Susan Milligan, US News and World Report – September 16, 2016
“Our research has shown consistently that women face a double-bind men don’t” when running for office, especially executive office, says Adrienne Kimmell, executive director of the nonpartisan Barbara Lee Family Foundation. While male candidates can simply tell voters what they have done, women have to show it, detailing, for example, how their experience running a small business helped them understand the challenges contractors or entrepreneurs or consumers face.
Stephanie Ebbert, Boston Globe – April 28, 2016
Donald Trump clearly feels threatened by Secretary Clinton’s qualifications to be president so he’s attacking Hillary Clinton for being a woman,” Warren said in a telephone interview with the Globe. “That’s what weak men do. It is an old story, and I don’t think the American voters will fall for it.”
Catherine Rampell, Washington Post – April 14, 2016
About that whole “Hillary Clinton isn’t qualified to be president” kerfuffle a few days ago: Some interesting new survey data from YouGov/The Economist find that Clinton is the only remaining candidate who a majority of the American public believes is “qualified” for the presidency.
Jay Newton-Small, TIME – April 13, 2016
In recent weeks, Bernie Sanders has taken a harsher tone with Hillary Clinton, calling her “unqualified” to be president, saying she’s too “ambitious” and going after her position on fracking, the Iraq war and Wall Street cronyism. An outside Sanders group even began posting the home addresses and contact information for superdelegates supporting Clinton in an attempt to swing them towards Sanders.
Jill Greenlee, Mirya Holman, and Rachel VanSickle-Ward, Washington Post – April 10, 2016
Scuffles like these are highly unlikely to change the overall trajectory of the race, but they are troubling for this key reason: Attacks on female candidates as being “ambitious” or “unqualified” are exactly the reason that so many qualified women don’t run for political office in the first place.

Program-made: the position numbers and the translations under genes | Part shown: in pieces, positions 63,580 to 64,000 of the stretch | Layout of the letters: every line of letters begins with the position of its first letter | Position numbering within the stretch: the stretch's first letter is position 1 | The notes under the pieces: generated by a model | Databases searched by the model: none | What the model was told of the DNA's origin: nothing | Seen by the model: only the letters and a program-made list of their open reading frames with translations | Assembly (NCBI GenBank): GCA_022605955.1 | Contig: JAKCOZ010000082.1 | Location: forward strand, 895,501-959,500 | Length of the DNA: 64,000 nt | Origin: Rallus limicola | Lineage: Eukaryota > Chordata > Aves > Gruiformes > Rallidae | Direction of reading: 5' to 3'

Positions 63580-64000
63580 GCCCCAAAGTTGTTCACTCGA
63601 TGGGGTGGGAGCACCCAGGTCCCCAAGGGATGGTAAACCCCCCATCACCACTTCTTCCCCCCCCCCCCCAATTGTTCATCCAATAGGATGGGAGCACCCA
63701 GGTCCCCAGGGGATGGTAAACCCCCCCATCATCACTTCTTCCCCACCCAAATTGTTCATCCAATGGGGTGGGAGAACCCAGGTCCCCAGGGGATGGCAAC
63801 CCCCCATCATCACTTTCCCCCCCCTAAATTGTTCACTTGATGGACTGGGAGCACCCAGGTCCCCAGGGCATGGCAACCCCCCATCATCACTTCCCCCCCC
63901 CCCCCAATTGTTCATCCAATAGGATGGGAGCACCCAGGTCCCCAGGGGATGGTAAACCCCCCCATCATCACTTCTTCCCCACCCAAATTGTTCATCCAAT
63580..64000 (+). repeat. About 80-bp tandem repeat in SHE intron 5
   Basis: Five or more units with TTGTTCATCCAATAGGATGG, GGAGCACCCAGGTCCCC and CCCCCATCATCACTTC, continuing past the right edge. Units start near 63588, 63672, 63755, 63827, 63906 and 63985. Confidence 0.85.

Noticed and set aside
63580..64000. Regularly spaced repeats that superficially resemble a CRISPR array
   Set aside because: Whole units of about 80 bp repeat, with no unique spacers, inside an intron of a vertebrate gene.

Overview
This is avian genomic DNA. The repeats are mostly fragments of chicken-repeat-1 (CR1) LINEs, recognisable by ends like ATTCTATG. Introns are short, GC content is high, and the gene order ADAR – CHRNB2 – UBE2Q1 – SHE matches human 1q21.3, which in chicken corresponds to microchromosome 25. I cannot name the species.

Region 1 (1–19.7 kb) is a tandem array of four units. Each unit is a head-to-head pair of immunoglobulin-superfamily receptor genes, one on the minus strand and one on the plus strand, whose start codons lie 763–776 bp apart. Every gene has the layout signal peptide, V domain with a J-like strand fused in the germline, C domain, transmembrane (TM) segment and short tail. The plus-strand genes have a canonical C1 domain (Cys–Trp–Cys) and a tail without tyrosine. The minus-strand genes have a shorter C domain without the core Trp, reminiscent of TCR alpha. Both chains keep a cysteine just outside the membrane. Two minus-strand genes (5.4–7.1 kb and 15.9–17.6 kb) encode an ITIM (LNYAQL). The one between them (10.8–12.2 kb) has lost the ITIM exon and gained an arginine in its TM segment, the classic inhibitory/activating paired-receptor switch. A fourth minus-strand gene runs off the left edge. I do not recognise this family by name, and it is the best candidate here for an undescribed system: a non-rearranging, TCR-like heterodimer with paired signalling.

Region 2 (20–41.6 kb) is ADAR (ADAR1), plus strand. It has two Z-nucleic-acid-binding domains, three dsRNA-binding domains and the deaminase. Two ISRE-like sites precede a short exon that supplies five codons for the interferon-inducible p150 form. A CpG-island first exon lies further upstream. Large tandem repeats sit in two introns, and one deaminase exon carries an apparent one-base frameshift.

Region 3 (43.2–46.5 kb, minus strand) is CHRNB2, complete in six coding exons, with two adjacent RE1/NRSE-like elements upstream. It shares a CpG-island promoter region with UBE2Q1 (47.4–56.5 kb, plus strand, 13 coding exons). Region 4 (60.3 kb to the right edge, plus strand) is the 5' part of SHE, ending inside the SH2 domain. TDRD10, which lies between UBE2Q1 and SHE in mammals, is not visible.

Clare Malone and Julia Azari, FiveThirtyEight – April 8, 2016
While 2016 campaign discussions of sexism have largely been preoccupied with Donald Trump’s blunt force assaults on modern notions of manners, let alone gender equity, Sanders’ remarks and their interpretation play into discussions of the subtle, pernicious forms of sexism that women in positions of power must deal with.
Alex Seitz-Wald, MSNBC – April 8, 2016
Asked if gender is a factor in Sanders’ comments on his wife, the former president at first demurred. “I think she’d be the best president. And I think it’s obvious. That’s all that matters to me,” he said. But then he added: “Yes, I think there are some different standards. Some of them are subconscious.”
Alice Yin, Boston Globe – April 8, 2016
It’s unclear what Bernie Sanders meant to accomplish when he charged this week that Hillary Clinton was not qualified to be president. It may be that his frustration boiled over in an increasingly tense campaign. But some say it has to do with gender, which highlights, once again, how Sanders must be especially careful in attacking his female rival.
Amanda Terkel, Huffington Post – April 7, 2016
When talking to women rooting for Hillary Clinton, one reason comes up over and over again about why they stick by her: She is, simply, the most qualified person to be president.
Sherry Pagoto, Slate – February 20, 2016
It’s for my daughter, that she may be taken seriously, respected & not need male endorsement to get through doors.